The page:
The History of Tea

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The History of Tea - The Beginning

The legend of tea begins with Shen Nung, an early Chinese emperor who ruled over 5,000 years ago.

He was a skilled scientist and patron of the arts, and very conscious of his health. While he was boiling water one day, (he boiled water as a hygienic precaution) a gust of wind came by and blew some leaves from a nearby bush into his pot of water. Being that he was a scientist, he observed that the water turned a brownish color and that it must have meant something chemical happened to the water. He decided to try it and after finding it very satisfying, tea officially became a beverage. The history of tea was literally started by accident. You can read more in our recent article - Ancient Chinese Tea.

The History of Tea - The First Book

After spreading through the Chinese culture for centuries, the first book on tea was finally written in 800 A.D. During his mid-life, Lu Yu spent 5 years in seclusion and contemplated his life. As he tried to draw meaning out of it, he began to write down everything he observed, learned and practiced about the various methods of tea preparation and cultivation in ancient China. Thus the first book about tea, Ch'a Ching, was created. Today there are


Ch'a Ching

The History of Tea in Japan

Japan was first introduced to tea when the Buddhist priest Yeisei observed the incredible benefits of tea for religious meditation. Once tea was introduced in Japan, it spread like wildfire through the royal court, monasteries, and other sections of Japanese society. Yeisei became known as the "Father of Tea" in Japan. Tea became so popular in the Japanese culture that it became an art form, which led to the creation of the Japanese Tea Ceremony. Lafcadio Hearn, an Irish-Greek journalist-historian was one of the very few foreigners to be granted Japanese citizenship during this era. He wrote that the Japenese Tea Ceremony requires years of experience and practice to graduate, and yet the whole idea consists of being able to make and pour a cup of tea in the most perfect, polite, graceful, and most charming manner possible.

Things weren't always so glamorous for tea in China however. The more popular this ceremony became, the more the idea of this original zen concept was lost. After time, the tea ceremony became corrupted with wealthy families having "tea tournaments" in which they would compete against each other for prizes for having named the correct type of tea blend.

Things only started to turn for the better when three Zen priests restored the original idea of tea to the Japanese culture. Their names were Ikkyu, Murata Shuko, and Sen-no Rikkyu. After decades of fighting to restore the tradition, they finally succeeded and the Japanese Tea Ceremony was restored to it's original idea.

History of Tea in Europe

By the time Europe began hearing rumors of tea in the early 1600's, they were just starting to become advanced in their navy. When tea landed in Europe, Rembrandt was only six years old and Elizabeth I was still alive. At this time, tea was very expensive, costing over $100 per pound, which made it a delicacy that was only available to the extremely wealthy. As the amount of tea which was imported increased, the price fell and it was now available to places like apothecaries and common food shops throughout Holland. However this didn't happen until 1675.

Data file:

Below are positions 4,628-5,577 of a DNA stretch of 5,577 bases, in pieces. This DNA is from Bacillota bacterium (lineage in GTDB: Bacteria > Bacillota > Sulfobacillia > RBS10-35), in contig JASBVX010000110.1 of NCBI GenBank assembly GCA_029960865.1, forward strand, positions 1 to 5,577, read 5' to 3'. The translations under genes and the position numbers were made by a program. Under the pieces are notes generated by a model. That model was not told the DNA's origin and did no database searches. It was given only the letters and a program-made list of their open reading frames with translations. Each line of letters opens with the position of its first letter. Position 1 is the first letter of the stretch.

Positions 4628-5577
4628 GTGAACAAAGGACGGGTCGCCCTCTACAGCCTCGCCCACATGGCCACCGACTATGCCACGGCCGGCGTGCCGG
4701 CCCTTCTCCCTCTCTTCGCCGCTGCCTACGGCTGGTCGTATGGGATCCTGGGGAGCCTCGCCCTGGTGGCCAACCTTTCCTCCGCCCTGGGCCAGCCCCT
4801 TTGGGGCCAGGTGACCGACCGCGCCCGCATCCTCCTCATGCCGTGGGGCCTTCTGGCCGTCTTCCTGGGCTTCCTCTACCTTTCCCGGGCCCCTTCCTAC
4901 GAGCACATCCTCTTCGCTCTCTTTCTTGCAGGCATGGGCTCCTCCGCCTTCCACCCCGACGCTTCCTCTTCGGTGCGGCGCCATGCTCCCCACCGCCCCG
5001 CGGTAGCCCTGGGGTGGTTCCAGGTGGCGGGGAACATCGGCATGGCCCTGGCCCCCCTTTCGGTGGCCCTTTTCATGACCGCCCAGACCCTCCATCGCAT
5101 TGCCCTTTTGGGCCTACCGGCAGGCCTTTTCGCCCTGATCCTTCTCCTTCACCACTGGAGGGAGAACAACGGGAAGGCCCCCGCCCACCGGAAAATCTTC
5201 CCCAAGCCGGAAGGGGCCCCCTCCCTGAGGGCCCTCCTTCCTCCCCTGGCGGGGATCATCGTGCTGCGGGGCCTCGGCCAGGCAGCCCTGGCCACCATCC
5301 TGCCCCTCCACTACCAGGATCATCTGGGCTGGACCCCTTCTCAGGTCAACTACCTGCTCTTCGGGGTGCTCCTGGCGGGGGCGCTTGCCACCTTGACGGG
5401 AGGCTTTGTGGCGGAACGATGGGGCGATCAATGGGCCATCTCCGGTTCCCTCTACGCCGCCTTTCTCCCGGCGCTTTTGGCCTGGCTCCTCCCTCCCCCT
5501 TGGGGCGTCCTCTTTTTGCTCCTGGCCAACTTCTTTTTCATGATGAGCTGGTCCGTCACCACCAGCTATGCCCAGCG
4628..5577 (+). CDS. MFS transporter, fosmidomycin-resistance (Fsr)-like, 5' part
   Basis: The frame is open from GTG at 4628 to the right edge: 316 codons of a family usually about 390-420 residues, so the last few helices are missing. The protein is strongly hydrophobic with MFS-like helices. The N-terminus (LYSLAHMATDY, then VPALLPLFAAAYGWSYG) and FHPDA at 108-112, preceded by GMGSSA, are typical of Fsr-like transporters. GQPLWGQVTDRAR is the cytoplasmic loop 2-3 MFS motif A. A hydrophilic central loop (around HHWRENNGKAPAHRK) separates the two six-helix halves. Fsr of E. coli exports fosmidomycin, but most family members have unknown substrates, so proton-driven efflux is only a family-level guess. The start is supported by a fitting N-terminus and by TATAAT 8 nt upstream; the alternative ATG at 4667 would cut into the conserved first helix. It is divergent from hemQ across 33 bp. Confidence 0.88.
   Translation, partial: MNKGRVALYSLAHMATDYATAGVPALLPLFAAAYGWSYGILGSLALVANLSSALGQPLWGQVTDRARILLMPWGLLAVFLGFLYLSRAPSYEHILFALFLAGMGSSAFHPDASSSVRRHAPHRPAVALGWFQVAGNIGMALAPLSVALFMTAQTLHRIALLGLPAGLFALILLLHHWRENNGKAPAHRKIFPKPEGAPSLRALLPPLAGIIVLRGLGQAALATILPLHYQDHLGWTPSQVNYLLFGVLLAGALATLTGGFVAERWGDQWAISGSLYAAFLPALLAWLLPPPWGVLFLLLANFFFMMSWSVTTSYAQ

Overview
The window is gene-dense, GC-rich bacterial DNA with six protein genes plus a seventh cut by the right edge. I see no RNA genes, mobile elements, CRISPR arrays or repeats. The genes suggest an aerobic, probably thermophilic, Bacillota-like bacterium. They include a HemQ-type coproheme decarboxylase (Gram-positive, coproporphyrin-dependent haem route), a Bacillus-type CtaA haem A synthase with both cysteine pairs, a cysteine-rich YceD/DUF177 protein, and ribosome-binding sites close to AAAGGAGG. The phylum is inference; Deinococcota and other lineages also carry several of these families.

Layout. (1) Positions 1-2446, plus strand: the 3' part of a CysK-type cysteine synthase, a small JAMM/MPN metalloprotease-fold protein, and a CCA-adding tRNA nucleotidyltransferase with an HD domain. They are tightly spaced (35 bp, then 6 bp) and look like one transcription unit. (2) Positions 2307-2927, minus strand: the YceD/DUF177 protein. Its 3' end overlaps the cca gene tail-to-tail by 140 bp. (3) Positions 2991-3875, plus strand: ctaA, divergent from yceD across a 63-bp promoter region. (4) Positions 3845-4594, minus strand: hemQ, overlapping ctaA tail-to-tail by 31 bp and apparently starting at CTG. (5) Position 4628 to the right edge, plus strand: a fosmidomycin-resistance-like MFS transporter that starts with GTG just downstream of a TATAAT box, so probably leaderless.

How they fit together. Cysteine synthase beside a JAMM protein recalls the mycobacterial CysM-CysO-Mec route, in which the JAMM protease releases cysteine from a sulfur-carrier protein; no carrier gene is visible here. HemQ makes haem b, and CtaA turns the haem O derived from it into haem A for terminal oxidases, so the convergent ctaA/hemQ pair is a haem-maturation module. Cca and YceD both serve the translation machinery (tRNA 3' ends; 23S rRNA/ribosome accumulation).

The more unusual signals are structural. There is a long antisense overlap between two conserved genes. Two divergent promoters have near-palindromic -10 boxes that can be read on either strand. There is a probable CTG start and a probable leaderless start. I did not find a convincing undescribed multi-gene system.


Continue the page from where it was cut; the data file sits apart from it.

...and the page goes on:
As consumption rose, the health benefits of tea began to become controversial between doctors and university authorities. This controversy lasted from 1635 to roughly 1657, and during this period France and Holland consumed the most tea.

This tea craze swept throughout Europe, and it became a common thing that people now had to drink. Tea sets were now coming out, and it was starting to be served in restaurants. People were now having "tea parties" outside their houses with a few guests.


History of Tea in America

The history of tea in America doesn't begin until 1650 or so, when the Dutch were trading with the western world. The first tea was brought to America by a colonist named Peter Stuyvesant. Tea was widely accepted in America, and it was drank more in the small colonies of America than throughout all of England combined.


England's History of Tea

The first batches of tea didn't reach England until about 1652-1654, due to the fact that they weren't trading in the Chinese or East Indian trading routes until then. When it hit England however, it spread rapidly and replaced ale as the national drink of England. As early as 1600, Elizabeth I founded the John Company in order to promote Asian trade. Now that tea was introduced to England, they finally had a leg to stand on. The John Company became the most powerful monopoly to ever exist in the world, and it's ultimate power was based on the importation of tea.

Afternoon Tea is Born

As tea importation rose radically throughout England, from 40,000 pounds in 1699 to 240,000 pounds in 1708, it was beginning to get through to all levels of society.

During this time, Anna, the Duchess of Bedford, began to invite friends over for an afternoon meal in the Belvoir Castle. The meal consisted of small cakes, bread and butter sandwiches, sweets, and tea. This common practice was soon widely accepted and practiced throughout the country. The tea would be heated up and made in the kitchen, and brought out to the hosts and their guests to be drank. The purpose of these meetings was to relax and have good conversations.

Tea Affects More Parts of the Culture